© Geoff’s Rail Diaries 2011 Around three years ago, we decided to pay a visit to Rowsley and the Peak Rail setup. "We could have a ride, and perhaps get something to eat while we're out". Yes, we could, if we'd remembered to take some money. With wallet and purse both at home, we were reduced to watching "Austerity" 0-6-0ST "Royal Pioneer" working a rake of ex_BR coaches on the standard gauge, while a Lister and a Ruston burped and chugged on the narrow gauge  (see below). I think we had enough change in pockets and on the car floor for an ice cream each, and a shared packet of crisps... So here's a record of the second attempt. Once again, "Royal Pioneer" worked a rake of six ex-BR coaches, while a pair of Rustons (no sign of the Lister) burped and chugged... We had arrived shortly after a train had departed, so a lunchtime snack seemed in order. Hardly gourmet food, but the bacon baps from the station buffet were pretty good. We sat and ate on the platform in the warm sunshine, watching... ...a rabbit hopping amongst the trees opposite. Little else moved... ...until "Royal Pioneer" returned, took water, ran round, and we were ready for a trip down the line. The run down the Derwent Valley is pleasant enough, and Darley Dale station (the only original station on this snippet of former Midland main line to Manchester) is attractive. It's not well served though - southbound trains stop there, but trains returning from Matlock pass straight through, for some unexplained reason*. Back in Rowsley again, we walked over to the 2' gauge Derbyshire Dales Narrow Gauge Railway for another, somewhat shorter, ride. These little narrow gauge setups are fun - I'm sure they seek out the roughest rails and the lumpiest wheels for their coaching stock! Our train was "topped and tailed" by the aforementioned Rustons - topped and tailed because there are no run-round loops. There are no run-round loops because, if there were, I suspect there wouldn't be room for any plain track between the loops - this isn't a very long line... (there are active plans, and earthworks, for a short extension). Excitement over, we took a stroll around the extensive yard to have a look at the stock stored here. There are lots of shunters... Also present are the two class 50s that we'd met a few years previously at Blaenavon, now in much better (cosmetic) order. Amongst the trees a green Deltic lurked - on closer inspection, I realised that it was the same locomotive (D9016 "Gordon Highlander") I had travelled behind a few years ago (see "Riding the Purple Deltic") - now bearing a much more sensible, and accurate, livery. We enjoyed our visit to Rowsley - Peak Rail and DDNGR - but left with the feeling that this is a line whose profile needs raising substantially. There's a long way to go - literally - and the line needs a bit more "oomph" if it's going to get there in the near future. With the best will in the world, a very ordinary ex-industrial is hardly going to draw in the crowds, yet given its location, there should be little difficulty in achieving that objective. Matlock and Matlock Bath are real "honeypots" - plenty of potential punters. Plans to run through to the BR station at Matlock should help. Our six coach train looked impressive - but the passengers could all have fitted in one Mk I... *Apparently the platform hadn't been passed by the Railway Inspectorate. Presumably the loop could not be used "wrong line" Links: Peak Rail Derbyshire Dales Narrow Gauge Railway LMS Carriage Association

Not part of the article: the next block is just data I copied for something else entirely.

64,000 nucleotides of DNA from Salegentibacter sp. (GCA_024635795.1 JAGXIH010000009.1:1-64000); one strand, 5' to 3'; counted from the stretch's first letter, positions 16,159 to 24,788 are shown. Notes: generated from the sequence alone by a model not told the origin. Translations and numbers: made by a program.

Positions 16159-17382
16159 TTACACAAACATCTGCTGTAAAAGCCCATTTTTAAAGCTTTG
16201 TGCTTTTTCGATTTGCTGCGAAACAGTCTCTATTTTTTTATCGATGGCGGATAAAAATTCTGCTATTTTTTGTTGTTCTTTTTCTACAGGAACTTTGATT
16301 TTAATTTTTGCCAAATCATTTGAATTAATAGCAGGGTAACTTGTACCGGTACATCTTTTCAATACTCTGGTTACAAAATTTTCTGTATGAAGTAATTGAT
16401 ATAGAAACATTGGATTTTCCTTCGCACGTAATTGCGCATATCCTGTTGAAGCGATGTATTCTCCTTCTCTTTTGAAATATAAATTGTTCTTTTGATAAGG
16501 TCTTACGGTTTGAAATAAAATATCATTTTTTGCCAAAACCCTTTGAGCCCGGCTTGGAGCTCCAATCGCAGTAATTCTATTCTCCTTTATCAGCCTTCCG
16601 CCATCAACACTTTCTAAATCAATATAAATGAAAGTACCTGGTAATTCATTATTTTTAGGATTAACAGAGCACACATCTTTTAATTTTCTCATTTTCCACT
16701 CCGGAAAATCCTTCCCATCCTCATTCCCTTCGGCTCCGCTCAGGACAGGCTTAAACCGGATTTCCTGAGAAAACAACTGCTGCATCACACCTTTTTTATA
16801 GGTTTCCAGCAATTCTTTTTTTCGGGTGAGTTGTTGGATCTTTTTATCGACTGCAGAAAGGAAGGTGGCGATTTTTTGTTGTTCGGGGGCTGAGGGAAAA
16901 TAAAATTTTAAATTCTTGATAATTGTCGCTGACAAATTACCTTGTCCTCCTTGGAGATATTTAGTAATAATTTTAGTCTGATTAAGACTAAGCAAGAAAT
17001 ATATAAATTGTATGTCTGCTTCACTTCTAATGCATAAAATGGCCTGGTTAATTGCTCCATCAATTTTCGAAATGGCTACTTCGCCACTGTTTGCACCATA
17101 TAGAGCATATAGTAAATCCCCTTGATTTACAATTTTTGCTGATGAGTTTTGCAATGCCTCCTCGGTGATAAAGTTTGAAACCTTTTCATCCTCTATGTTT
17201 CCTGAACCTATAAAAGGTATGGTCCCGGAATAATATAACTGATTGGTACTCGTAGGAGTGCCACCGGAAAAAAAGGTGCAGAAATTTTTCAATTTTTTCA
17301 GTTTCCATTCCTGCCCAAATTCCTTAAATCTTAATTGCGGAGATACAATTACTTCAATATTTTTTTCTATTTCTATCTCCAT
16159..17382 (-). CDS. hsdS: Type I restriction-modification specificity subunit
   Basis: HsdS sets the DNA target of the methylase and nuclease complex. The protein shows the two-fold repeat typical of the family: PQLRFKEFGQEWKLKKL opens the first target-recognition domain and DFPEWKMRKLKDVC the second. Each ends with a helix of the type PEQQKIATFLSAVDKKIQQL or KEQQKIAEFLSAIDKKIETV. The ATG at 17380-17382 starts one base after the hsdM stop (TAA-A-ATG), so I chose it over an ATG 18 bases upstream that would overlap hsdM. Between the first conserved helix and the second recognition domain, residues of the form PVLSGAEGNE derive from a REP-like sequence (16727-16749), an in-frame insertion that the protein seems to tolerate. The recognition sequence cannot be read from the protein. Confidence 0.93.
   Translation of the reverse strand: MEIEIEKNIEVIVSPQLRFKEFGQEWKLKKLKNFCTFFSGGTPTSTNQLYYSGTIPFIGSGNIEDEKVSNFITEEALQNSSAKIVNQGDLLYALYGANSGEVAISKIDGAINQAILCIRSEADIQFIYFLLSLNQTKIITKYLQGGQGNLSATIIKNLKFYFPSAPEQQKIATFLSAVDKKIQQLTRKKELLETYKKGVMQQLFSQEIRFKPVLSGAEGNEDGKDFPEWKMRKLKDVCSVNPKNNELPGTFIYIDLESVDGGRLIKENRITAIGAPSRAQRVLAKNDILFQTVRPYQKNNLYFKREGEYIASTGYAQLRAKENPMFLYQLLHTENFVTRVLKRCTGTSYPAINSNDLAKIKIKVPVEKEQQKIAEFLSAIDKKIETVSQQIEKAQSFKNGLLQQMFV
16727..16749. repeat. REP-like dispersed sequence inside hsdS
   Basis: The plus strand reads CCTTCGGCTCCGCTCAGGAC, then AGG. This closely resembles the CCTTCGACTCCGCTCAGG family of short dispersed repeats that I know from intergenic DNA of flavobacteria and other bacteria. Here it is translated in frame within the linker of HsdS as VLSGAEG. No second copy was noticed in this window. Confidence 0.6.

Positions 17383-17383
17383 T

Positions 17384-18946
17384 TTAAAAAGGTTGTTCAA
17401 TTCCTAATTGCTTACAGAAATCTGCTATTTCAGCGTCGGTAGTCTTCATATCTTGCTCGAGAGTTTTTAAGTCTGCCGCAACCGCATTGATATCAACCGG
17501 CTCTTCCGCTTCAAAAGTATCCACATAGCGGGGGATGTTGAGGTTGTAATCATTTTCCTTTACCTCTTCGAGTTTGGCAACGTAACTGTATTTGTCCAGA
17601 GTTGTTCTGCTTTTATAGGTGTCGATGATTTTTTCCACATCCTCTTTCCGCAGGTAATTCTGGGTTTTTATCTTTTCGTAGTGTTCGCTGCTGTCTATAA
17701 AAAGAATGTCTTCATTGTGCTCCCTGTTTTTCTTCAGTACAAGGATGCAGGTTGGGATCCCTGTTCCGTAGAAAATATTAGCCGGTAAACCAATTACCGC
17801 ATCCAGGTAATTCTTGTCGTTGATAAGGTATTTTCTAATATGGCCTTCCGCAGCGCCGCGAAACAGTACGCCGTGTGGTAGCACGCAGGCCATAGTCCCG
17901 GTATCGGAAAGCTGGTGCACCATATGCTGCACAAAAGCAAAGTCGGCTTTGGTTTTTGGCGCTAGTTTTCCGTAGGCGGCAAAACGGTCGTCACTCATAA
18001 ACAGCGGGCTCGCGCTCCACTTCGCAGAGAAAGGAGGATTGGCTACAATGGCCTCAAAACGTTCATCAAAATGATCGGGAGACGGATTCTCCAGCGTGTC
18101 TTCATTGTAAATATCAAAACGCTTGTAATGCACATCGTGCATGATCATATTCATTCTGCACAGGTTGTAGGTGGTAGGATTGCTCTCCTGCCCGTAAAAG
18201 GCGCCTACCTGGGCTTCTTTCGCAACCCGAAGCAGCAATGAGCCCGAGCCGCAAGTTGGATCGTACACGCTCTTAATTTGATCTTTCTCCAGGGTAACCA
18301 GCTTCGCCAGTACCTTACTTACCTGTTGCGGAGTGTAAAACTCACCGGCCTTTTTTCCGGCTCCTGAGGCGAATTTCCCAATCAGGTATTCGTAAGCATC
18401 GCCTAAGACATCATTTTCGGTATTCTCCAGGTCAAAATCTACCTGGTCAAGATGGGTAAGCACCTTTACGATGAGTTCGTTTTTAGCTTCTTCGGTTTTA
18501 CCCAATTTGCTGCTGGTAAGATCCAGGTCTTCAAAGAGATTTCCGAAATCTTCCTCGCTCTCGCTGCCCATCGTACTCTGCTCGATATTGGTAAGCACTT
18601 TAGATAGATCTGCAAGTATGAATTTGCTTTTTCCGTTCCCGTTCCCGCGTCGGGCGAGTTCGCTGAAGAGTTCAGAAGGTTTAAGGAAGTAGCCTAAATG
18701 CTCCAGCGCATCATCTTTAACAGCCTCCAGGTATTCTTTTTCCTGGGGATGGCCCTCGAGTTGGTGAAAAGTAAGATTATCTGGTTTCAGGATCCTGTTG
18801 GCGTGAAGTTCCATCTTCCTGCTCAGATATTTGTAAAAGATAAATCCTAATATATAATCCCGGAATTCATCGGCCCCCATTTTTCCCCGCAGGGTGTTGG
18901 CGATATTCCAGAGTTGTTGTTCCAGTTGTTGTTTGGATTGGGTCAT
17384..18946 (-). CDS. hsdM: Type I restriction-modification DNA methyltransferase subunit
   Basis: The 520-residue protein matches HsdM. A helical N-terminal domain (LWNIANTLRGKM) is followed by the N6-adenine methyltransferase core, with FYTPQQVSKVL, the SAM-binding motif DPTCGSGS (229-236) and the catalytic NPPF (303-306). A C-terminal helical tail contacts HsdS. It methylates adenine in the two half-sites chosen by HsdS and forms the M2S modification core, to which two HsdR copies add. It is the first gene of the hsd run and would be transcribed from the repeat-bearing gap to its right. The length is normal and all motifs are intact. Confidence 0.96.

Royal Pioneer runs round at Matlock Riverside Darley Dale Arrival at Rowsley Taking water Standard and small - RH 487963 of 1963 (I think) "Royal Pioneer" awaits departure from Rowsley LMS corridor third 1501 50 209 "Renown" Repulse and Renown Shunters galore! D9016 "Gordon Highlander" "Vulcan" VF 3272 of 1918 undergoing restoration DDNGR - the station and the train RH 393325 of 1956 - ex-BR Chesterton Junction Burp, chug, cough, phut... Fun on the 2' gauge line - recorded on the previous visit mentioned above, 6 June 2004